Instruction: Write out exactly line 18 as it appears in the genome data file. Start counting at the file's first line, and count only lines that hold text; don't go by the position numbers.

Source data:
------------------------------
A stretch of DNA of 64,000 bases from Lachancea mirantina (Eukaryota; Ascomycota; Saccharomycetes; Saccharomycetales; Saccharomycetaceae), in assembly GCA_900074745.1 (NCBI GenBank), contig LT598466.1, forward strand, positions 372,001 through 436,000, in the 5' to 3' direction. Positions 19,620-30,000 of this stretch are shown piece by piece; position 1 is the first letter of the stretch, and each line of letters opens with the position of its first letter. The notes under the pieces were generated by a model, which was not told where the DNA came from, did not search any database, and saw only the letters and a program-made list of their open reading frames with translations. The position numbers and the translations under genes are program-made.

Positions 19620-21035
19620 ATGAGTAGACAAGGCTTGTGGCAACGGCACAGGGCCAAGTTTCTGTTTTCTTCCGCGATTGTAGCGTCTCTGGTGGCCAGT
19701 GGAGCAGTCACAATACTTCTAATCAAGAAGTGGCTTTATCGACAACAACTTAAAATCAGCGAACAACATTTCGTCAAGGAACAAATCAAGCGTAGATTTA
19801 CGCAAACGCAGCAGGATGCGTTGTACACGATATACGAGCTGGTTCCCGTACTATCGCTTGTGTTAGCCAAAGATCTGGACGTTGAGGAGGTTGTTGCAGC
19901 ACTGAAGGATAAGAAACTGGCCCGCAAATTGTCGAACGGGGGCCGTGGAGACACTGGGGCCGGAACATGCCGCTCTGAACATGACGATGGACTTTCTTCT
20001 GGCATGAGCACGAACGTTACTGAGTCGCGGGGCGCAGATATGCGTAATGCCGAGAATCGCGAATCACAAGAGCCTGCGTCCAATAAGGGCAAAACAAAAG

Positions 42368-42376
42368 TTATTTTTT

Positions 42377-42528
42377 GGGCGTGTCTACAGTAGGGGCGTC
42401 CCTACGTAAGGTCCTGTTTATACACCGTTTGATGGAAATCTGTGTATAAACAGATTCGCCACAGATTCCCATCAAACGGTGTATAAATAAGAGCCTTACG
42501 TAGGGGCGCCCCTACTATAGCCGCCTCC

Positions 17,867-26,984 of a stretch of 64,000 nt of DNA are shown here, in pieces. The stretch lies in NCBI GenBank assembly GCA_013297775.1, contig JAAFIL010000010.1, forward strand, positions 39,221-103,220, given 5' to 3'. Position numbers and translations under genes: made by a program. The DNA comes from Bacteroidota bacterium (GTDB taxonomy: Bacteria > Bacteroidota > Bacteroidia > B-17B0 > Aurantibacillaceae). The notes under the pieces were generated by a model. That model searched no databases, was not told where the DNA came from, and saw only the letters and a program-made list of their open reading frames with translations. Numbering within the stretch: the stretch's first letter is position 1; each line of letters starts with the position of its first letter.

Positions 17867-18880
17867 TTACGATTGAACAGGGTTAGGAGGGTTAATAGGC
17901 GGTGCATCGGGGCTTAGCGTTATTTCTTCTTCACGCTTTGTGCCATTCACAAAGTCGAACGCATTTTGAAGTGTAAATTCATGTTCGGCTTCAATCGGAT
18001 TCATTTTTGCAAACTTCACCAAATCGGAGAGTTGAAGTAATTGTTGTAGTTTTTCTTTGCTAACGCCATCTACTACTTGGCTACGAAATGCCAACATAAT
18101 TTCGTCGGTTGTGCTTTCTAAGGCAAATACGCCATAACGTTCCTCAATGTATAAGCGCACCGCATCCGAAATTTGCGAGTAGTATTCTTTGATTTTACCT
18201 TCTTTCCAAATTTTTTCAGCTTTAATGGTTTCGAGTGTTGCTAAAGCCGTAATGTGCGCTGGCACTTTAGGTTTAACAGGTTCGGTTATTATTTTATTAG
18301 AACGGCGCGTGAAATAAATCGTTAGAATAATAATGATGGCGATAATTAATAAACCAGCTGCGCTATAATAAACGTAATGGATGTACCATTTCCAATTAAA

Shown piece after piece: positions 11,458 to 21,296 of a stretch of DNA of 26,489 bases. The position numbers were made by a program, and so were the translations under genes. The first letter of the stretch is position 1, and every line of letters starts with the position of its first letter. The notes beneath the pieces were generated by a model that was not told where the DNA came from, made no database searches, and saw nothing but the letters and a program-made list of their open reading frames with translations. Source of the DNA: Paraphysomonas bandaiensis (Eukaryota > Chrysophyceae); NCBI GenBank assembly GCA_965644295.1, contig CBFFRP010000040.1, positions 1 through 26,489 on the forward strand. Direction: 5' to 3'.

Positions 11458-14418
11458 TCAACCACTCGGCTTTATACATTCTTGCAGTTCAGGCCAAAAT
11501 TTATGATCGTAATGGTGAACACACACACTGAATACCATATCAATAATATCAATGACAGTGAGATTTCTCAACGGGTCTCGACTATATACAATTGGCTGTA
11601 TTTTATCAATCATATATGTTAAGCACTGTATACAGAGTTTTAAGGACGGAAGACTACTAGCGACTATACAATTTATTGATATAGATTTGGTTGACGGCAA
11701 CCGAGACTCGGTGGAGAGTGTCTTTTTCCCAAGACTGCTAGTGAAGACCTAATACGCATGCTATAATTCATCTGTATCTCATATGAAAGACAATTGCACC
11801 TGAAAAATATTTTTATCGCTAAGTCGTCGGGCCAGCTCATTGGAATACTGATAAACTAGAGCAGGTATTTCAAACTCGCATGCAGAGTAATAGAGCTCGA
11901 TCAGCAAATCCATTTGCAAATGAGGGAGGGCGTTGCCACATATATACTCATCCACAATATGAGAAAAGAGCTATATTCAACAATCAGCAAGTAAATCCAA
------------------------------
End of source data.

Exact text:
18001 TCATTTTTGCAAACTTCACCAAATCGGAGAGTTGAAGTAATTGTTGTAGTTTTTCTTTGCTAACGCCATCTACTACTTGGCTACGAAATGCCAACATAAT